“Qantas has been excellent in terms of being flexible so if we do have an aircraft movement, which is possible as we could end up doing some freight runs, we are able to move aircraft around.

“We’re also an alternate for aircraft coming into Tullamarine, so we need to be mindful of that commitment.”

The airport chief says there was no shortage of airlines seeking to park aircraft but its first loyalty was to customers.

Qantas “reached out pretty quickly” but AirAsia declined an offer of space because it was parking its aircraft in Kuala Lumpur.

“Really, it was about trying to help our customers as much as possible and obviously help out other airlines as well,” Giddings says, adding that he expects Qantas and Virgin to fill the airport.

It’s a similar story at the big end of town and Brisbane Airport expects to have up to 100 aircraft parked ranging from an A380 to QantasLink Dash-8s.

“We have created an additional 10 dedicated parking zones to accommodate the increased demand,” an airport spokesperson said.

“The areas include runway 14/32 (which has just been decommissioned early), Taxiway Papa, the logistics apron and various other aprons which we have modified to accommodate additional aircraft.”

Issues for Brisbane have included getting a handle of exactly how many aircraft it would receive and balancing the parking with the fact it is still running heavily reduced regular public transport operations.

“We solved this by planning for worst case and developing a flexible parking plan,” the spokesperson said.

“Another issue was trying to manage the existing regular operations while trying to park aircraft.

“Runway 14/32 wasn’t available until Monday morning, so we had to develop a parking ‘staging plan’ to solve this.

“We’ve also had to position aircraft in such a way we can begin to ‘switch’ bays back on when needed.”

The aircraft have to be parked in a way that they can be regularly maintained for an eventual return to service.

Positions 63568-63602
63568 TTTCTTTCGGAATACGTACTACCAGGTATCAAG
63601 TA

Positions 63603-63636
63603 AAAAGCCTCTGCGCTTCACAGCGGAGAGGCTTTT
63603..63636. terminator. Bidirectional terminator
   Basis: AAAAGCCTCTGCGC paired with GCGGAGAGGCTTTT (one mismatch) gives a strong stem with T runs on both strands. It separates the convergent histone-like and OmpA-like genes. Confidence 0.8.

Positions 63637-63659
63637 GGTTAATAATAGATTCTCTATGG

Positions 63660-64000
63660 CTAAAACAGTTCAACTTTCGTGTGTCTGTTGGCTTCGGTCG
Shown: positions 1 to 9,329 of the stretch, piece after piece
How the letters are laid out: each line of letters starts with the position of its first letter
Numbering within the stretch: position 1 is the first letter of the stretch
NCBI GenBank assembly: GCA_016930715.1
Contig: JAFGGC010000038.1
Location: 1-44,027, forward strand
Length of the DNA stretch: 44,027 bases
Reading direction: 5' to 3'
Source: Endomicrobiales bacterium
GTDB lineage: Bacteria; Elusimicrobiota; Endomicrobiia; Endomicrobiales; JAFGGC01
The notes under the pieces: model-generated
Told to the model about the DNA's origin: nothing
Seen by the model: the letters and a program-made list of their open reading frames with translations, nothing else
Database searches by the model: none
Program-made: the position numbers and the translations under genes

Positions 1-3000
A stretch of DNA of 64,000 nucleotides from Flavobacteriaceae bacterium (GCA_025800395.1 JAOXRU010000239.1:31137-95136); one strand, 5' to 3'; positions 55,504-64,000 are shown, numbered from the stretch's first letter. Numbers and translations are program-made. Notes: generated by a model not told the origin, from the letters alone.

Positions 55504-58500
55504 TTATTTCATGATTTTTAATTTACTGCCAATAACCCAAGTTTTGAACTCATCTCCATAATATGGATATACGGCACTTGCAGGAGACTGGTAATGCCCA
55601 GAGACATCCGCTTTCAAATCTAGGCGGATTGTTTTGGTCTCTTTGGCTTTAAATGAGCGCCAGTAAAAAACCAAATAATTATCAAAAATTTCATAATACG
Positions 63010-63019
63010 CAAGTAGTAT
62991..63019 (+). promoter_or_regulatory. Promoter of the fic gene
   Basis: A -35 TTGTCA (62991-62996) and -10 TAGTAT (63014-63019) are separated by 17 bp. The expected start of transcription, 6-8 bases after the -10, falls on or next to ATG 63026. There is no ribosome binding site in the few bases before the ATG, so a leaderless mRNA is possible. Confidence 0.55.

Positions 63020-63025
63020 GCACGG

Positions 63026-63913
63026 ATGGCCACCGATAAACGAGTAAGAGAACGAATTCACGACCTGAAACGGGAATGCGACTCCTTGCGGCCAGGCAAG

This need has also seen the airport make accommodations to allow maintenance staff to access areas which their licence normally would not allow them to go.

The one question facing all the airports is how long will this crisis last?

Giddings is planning for the medium term and expects a phased withdrawal of the aircraft as they go back into service.

As he waits for that to happen, he is keeping a café open in the terminal for workers still on site and is hoping to avoid laying off staff with moves such as redeploying casuals to clean the airport.

While the airport is taking a financial hit from the loss of traffic, he notes it has a big property portfolio with good tenants, including government agencies, and is home to essential services such as fire-fighting aircraft.

Despite the industry pain, Giddings supports government actions to contain the pandemic and he is cautiously optimistic about the longer term.

“I think what the government’s doing is right but everybody’s really got to do what they can to survive,” he says. “We’re talking about aviation and that’s something that will bounce back. It will be different, but it will bounce back.”

By Steve Creedy


About Steve Creedy

An award-winning journalist, Steve began covering aviation in the United States in the early nineties before returning to Australia later that decade and editing The Australian’s aviation section for 17 years. He is editor of Airline Ratings and has co-authored books on industry initiatives aimed at reducing greenhouse emissions.

Steve has joined the AAA to write interesting and informative editorial on the aviation industry.